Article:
By KHRISNA RUSSELL
Deputy Chief Reporter
IF the “reckless” Oban Energies deal continues to be shrouded with “incompetence and dishonesty” then the $5.5bn agreement will not continue under a Progressive Liberal Party-led government should the organisation win the next general election, party Leader Philip “Brave” Davis, pictured, said yesterday.
He also warned the PLP is not prepared to do business with Peter Krieger, Oban’s non-executive chairman, who is now caught in another round of controversy after it was reported he did not sign his own name on the heads of agreement for the deal, which was inked two weeks ago, but signed the name of Satpal Dhunna, the company’s president.
Asked pointedly if the PLP would do business with Mr Krieger, Mr Davis responded: “No”.
He added: “We have called upon them to clean up this act. If it’s cleaned up by the time we are in office and we see it’s enduring to the benefit of the Bahamian people, it would not be right for us to stop it.
“But if it continues in the manner in which it is, it is more likely that it will not continue,” Mr Davis told reporters yesterday.
He spoke during a monthly PLP press conference at the party’s headquarters on Farrington Road.
“When we are in office, we will have to see where they are with this project. We have to see whether or not it has been cleaned up. That will be whenever the election is called.
“If it remains as it is today and we are in the same position that we are in today, the answer is it is more likely that we will not continue with this project than to continue with the project.”
Mr Davis also said a PLP government would not have agreed to the concessions outlined in the Heads of Agreement when it comes to jobs and the agreed upon change to the Bahamas’ tax incentives to accommodate Oban. According to the document, the Minnis administration will speedily introduce legislation to amend the Industries Encouragement Act so that Oban can enjoy an extended period for tax concession, Tribune Business reported previously.
In the meantime, Mr Davis said the Official Opposition might opt to call for a select committee in Parliament to review the agreement and the events surrounding it.
He said the issue has been compounded by the government’s lack of transparency and frankness leading him to raise several questions as far as the deal is concerned. Among these was the level of involvement of the BEST Commission and the thoroughness of consultation with the Office of the Attorney General.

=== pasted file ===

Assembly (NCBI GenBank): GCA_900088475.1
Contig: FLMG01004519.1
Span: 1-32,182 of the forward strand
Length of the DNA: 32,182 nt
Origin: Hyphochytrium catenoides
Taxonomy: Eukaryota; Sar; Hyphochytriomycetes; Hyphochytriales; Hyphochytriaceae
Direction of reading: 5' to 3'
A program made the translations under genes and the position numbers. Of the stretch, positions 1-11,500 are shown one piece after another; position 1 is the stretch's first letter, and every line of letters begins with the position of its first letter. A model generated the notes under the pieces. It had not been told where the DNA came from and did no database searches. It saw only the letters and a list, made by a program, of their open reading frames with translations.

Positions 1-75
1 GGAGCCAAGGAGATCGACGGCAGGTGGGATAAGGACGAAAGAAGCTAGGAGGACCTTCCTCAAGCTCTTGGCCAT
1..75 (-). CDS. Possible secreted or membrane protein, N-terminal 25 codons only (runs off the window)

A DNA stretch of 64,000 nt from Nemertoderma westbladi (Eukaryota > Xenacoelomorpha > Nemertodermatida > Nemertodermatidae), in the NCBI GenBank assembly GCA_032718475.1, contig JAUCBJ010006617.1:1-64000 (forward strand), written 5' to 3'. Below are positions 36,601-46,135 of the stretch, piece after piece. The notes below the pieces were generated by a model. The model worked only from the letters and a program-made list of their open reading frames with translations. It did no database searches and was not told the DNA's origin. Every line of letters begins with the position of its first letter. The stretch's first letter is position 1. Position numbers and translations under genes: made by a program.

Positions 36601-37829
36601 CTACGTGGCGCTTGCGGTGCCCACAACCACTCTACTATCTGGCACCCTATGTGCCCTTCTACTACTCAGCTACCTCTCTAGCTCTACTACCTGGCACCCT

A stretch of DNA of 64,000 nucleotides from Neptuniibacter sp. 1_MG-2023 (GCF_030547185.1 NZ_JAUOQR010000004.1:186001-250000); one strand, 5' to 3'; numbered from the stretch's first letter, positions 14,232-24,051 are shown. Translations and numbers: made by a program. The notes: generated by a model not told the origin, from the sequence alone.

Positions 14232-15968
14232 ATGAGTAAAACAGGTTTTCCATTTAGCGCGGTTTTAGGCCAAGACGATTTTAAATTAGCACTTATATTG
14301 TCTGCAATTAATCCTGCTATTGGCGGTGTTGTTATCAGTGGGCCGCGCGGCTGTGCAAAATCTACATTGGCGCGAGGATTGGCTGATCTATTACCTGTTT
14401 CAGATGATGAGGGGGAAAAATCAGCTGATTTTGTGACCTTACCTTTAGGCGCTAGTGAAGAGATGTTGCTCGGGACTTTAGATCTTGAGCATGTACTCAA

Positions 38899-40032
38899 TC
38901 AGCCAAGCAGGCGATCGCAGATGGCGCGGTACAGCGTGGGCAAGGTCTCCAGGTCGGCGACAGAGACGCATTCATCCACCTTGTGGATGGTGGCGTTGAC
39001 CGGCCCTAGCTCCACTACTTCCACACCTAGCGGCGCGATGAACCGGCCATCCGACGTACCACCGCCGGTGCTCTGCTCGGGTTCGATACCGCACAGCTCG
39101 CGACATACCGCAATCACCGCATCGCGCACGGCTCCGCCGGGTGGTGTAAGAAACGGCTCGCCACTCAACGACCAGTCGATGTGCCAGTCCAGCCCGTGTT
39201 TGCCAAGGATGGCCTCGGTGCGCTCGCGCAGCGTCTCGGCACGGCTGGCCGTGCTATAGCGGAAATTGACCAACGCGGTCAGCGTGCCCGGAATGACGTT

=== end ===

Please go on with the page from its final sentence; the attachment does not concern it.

“We are advised that the BEST Commission, the government’s official policy advisor on the environment and its protection, preservation and sustainability, was kept out of the loop on this project. Why is that?
“BEST is reportedly unaware of the location of the proposed project therefore was unable to offer any policy advice to the government on this matter,” Mr Davis claimed.
“I am sure the prime minister has an explanation for his decision to exclude the BEST Commission in this environmentally sensitive project,” he added.
He repeated his call for the government to table the agreement signed by Mr Krieger, suggesting the prime minister had not been forthcoming because he did not disclose that the agreement signed two weeks ago was ceremonial.
“The prime minister did not disclose to the House that there was a ceremonial signing and therefore possibly two different documents. The impression was that there was one document and that was the one he produced to the House.
“So questions have to be asked whether there are two documents or one? Is the document signed by Mr Krieger with Mr Dhunna’s name the document that was tabled by the prime minister in the House?
“Is the document tabled in the House then a true and valid agreement?
“Whatever the answer to these searching questions, this represents a fundamental dishonesty and government by sleight of hand.
“The country is entitled to implicitly rely on the word of the prime minister. The prime minister has an ethical responsibility to tell the truth. He has a legal responsibility not to mislead the House.
“In any other system of parliamentary democracy, this would be (a) ground to move a vote of no confidence and censure the prime minister and the government from materially misleading the country and the House.”
Mr Krieger’s participation at the event marking the Heads of Agreement’s signing reportedly caught some members of the Minnis administration by surprise, The Tribune was told.
His involvement was owed to a family connection he has to at least one of the project’s beneficial owners, two sources in the Minnis administration have said. He has since been permanently removed from his public role in the project, this newspaper was told.